Tuesday, March 04, 2008

Smoke-Free St. Louis City pushes biased Italian heart attack study.

A March 3 post on the Smoke-Free St. Louis website touts a very dubious Italian heart attack study in support of a St. Louis smoking ban.

But antismoking expert Dr. Michael Siegel says of this study:

"Results of this and related studies (with similar methodology) are being used by anti-smoking advocates in testimony before policy makers that smoking bans have an immediate effect on heart attack rates.

There's just one problem with all of this: the conclusions of this study are not supported by the data. The data clearly show that the decline in heart attack rates among adults in these two age groups began prior to the implementation of the smoking ban. Thus, it is evident that the decline is not attributable to the smoking ban.

What is so alarming about the conclusion of this Italian smoking ban study is not so much that the authors have drawn a conclusion that follows from the data but have failed to consider alternative explanations for the cause of the decline in heart attack rates. What is so alarming is that they have drawn a conclusion that is completely unsupported by the data itself."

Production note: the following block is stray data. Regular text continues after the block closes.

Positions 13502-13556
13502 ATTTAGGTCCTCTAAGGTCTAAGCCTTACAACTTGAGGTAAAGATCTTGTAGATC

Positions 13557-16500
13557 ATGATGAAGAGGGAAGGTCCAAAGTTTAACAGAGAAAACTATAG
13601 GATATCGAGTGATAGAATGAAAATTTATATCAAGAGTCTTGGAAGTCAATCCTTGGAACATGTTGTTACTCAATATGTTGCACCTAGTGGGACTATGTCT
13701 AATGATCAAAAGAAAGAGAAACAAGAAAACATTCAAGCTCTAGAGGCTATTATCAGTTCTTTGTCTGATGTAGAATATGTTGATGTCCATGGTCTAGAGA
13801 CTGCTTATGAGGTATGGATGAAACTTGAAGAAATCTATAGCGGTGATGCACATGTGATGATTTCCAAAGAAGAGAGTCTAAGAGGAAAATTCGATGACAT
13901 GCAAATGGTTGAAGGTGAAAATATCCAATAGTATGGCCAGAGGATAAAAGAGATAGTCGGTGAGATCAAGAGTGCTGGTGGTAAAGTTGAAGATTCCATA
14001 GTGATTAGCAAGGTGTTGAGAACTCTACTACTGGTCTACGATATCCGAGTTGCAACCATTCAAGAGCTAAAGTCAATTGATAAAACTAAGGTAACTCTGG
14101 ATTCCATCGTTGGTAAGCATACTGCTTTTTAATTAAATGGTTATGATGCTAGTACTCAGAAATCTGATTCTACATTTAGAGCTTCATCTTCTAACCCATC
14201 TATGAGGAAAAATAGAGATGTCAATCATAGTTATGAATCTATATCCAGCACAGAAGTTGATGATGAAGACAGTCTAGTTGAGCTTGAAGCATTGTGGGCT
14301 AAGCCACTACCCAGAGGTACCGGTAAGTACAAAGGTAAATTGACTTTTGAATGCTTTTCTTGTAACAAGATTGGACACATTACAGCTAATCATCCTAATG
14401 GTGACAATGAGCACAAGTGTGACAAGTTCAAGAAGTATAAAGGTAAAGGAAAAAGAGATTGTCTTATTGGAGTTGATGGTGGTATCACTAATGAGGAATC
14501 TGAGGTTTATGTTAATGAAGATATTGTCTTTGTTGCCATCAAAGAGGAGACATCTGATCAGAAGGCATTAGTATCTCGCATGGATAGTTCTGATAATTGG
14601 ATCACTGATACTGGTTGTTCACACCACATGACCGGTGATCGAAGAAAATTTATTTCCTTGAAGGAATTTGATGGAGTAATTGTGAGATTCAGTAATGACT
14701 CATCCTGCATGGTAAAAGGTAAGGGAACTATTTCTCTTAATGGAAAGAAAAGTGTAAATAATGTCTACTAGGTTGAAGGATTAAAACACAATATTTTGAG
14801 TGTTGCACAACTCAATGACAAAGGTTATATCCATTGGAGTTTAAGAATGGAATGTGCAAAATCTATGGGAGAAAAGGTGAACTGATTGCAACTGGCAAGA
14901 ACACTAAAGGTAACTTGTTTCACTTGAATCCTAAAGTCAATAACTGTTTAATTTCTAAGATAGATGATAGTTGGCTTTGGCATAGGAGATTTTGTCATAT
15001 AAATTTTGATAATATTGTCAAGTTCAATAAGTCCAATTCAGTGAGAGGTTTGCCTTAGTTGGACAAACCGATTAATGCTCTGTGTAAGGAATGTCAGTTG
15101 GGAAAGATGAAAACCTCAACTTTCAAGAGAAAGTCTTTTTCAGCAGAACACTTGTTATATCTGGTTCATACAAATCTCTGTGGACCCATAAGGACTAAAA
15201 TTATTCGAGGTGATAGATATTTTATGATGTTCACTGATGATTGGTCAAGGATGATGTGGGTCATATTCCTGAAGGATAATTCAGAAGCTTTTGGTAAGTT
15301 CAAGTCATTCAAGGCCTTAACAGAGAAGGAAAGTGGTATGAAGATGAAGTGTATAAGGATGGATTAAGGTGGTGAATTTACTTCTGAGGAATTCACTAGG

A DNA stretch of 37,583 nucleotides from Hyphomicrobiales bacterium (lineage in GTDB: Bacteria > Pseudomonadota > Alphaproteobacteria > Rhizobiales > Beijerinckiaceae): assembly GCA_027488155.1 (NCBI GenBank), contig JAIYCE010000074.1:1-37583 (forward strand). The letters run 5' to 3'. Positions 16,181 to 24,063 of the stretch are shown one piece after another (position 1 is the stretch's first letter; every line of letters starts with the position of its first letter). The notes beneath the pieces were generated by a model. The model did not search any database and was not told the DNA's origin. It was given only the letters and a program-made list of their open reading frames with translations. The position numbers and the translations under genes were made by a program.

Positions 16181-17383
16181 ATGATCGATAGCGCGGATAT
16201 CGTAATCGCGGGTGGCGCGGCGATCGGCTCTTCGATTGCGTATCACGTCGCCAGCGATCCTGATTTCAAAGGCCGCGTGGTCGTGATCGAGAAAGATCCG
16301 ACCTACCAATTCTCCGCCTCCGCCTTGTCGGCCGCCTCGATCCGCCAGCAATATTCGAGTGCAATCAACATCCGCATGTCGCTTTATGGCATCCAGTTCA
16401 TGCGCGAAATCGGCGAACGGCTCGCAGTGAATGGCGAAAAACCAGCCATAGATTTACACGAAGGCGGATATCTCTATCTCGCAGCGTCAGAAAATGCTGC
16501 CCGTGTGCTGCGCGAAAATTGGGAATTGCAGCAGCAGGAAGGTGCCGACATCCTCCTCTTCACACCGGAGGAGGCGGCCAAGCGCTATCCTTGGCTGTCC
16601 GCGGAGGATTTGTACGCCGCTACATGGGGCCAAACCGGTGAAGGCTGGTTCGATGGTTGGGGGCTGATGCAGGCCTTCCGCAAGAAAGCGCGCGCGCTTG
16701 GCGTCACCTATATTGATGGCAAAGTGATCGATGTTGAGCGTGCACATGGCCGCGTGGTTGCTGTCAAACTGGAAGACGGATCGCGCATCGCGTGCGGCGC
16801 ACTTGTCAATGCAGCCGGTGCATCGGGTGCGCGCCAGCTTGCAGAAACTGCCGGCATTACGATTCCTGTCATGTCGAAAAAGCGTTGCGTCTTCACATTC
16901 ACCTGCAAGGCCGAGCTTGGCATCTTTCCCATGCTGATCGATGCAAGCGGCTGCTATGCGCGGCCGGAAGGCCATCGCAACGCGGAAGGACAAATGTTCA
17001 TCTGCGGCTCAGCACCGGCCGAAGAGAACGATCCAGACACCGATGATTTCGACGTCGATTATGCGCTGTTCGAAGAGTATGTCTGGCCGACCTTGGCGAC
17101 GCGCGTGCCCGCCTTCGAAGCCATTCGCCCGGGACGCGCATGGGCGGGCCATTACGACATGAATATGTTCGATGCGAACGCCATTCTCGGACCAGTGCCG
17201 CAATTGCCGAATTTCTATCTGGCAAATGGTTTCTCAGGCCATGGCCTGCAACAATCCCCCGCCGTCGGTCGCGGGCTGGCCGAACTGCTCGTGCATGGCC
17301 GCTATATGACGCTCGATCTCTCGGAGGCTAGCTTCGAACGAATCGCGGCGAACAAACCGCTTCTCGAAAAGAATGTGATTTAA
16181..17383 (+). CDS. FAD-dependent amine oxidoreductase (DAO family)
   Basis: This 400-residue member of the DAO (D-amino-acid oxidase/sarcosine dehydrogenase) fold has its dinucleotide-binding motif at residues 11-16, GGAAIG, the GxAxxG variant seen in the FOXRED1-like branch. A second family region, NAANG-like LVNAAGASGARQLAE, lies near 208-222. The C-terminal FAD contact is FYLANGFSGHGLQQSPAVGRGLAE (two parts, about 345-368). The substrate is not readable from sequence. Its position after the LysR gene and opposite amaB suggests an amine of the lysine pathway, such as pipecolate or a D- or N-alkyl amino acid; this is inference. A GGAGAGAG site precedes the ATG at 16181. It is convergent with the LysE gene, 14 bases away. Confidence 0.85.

Dr. Siegel endorses a previous study by St. Louis ETS researcher David Kuneman and colleague Michael McFadden that looked at the effect of smoking bans on the heart attack rates of entire states. Kuneman and McFadden found that smoking bans had no effect on heart attack rates. Dr. Siegel says of the Kuneman/McFadden heart attack study:

"While this study certainly does not prove that smoking bans have no effect on heart attack admissions, what it does is demonstrate that when one examines population-based data for an entire state, one does not find any evidence of a dramatic decline in heart attacks immediately following the implementation of smoking bans. This casts serious doubt on the conclusion of the Helena, Pueblo, Piedmont, and Bowling Green studies. If smoking bans truly cause an immediate and dramatic decline in heart attacks, on the order of a 25% to 50% reduction, then why do we not observe any evident decline in heart attacks when entire states implement smoking bans."